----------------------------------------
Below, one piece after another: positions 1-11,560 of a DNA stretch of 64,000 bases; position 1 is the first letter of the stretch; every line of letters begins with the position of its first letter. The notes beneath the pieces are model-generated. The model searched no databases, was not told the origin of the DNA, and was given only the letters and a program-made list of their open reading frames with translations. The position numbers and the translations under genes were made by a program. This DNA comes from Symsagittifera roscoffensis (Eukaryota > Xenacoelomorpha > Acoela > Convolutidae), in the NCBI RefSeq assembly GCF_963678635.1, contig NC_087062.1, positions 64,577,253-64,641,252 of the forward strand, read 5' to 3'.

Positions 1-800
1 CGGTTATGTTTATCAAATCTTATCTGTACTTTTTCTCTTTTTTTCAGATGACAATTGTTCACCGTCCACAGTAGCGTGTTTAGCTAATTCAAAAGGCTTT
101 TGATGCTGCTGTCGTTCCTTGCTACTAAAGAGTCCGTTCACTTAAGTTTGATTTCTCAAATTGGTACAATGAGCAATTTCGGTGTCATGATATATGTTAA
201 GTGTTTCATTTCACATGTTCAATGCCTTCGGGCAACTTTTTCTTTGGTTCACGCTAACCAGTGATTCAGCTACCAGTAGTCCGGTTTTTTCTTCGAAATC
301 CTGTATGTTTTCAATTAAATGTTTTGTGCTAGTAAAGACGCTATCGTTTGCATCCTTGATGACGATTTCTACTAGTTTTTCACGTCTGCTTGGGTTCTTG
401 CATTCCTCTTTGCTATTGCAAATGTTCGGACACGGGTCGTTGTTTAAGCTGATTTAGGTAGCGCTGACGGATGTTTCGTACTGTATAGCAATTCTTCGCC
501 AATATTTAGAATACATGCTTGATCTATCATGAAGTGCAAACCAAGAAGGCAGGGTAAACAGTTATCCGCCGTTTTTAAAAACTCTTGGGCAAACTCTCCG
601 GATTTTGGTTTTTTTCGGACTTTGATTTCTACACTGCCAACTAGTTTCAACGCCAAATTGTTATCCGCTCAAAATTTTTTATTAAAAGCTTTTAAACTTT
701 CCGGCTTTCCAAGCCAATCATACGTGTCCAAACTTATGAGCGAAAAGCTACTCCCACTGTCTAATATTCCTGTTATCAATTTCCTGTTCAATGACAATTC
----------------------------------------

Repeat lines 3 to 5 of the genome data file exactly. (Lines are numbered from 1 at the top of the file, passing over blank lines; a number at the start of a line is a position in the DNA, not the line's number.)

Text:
1 CGGTTATGTTTATCAAATCTTATCTGTACTTTTTCTCTTTTTTTCAGATGACAATTGTTCACCGTCCACAGTAGCGTGTTTAGCTAATTCAAAAGGCTTT
101 TGATGCTGCTGTCGTTCCTTGCTACTAAAGAGTCCGTTCACTTAAGTTTGATTTCTCAAATTGGTACAATGAGCAATTTCGGTGTCATGATATATGTTAA
201 GTGTTTCATTTCACATGTTCAATGCCTTCGGGCAACTTTTTCTTTGGTTCACGCTAACCAGTGATTCAGCTACCAGTAGTCCGGTTTTTTCTTCGAAATC